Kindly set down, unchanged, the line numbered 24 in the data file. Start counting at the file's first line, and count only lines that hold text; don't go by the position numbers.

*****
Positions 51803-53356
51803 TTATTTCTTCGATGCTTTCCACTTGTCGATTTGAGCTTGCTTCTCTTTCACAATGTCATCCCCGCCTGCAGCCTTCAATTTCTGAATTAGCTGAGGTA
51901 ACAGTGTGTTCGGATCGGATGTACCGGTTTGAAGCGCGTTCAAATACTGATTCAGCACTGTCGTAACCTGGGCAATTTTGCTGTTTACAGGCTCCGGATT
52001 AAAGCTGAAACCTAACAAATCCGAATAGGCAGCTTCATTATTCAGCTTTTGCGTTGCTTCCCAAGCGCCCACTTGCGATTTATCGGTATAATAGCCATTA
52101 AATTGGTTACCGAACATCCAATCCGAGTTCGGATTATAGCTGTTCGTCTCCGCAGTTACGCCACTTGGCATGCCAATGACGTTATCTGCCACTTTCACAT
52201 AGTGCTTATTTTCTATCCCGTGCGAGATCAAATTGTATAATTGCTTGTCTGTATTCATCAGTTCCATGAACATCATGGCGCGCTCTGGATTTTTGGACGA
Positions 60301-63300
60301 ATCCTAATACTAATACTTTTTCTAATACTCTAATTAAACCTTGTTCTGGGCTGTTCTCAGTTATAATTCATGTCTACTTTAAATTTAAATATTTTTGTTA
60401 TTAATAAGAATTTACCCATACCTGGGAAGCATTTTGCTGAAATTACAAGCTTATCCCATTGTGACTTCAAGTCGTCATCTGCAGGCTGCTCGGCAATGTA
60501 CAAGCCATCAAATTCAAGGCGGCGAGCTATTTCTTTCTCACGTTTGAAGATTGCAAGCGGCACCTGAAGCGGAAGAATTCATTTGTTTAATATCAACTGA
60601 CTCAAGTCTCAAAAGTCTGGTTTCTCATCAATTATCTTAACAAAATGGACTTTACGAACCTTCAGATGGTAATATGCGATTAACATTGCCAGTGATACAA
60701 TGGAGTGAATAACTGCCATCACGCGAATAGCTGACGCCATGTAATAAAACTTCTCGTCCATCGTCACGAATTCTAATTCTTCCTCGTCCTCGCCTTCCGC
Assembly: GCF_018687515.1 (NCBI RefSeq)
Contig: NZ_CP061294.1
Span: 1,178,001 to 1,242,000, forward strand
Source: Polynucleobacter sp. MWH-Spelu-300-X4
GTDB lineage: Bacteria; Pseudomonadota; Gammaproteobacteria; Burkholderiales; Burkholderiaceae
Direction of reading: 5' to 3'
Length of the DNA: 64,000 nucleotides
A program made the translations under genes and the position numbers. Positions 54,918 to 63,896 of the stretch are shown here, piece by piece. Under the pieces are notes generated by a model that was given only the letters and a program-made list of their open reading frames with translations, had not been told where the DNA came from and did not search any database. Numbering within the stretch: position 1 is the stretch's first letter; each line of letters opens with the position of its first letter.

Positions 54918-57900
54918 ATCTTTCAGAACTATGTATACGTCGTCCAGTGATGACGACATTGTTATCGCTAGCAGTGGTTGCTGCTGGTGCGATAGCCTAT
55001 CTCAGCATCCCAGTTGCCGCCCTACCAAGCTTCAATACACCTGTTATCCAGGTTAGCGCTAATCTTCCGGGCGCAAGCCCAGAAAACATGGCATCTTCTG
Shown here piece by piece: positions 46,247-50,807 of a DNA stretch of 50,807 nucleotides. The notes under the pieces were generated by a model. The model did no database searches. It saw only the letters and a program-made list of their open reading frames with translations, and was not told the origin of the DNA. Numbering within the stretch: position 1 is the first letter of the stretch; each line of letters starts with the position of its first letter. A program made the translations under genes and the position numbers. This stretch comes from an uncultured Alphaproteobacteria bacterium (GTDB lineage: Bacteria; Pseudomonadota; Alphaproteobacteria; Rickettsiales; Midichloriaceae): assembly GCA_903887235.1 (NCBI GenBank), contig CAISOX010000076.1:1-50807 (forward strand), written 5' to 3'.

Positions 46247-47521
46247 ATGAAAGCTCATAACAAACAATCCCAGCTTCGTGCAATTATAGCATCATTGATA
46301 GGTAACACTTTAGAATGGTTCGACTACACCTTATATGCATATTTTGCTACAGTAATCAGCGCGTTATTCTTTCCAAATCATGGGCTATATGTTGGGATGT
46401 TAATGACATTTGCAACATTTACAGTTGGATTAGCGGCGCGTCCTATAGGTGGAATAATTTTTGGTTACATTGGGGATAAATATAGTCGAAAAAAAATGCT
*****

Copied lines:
Shown here piece by piece: positions 46,247-50,807 of a DNA stretch of 50,807 nucleotides. The notes under the pieces were generated by a model. The model did no database searches. It saw only the letters and a program-made list of their open reading frames with translations, and was not told the origin of the DNA. Numbering within the stretch: position 1 is the first letter of the stretch; each line of letters starts with the position of its first letter. A program made the translations under genes and the position numbers. This stretch comes from an uncultured Alphaproteobacteria bacterium (GTDB lineage: Bacteria; Pseudomonadota; Alphaproteobacteria; Rickettsiales; Midichloriaceae): assembly GCA_903887235.1 (NCBI GenBank), contig CAISOX010000076.1:1-50807 (forward strand), written 5' to 3'.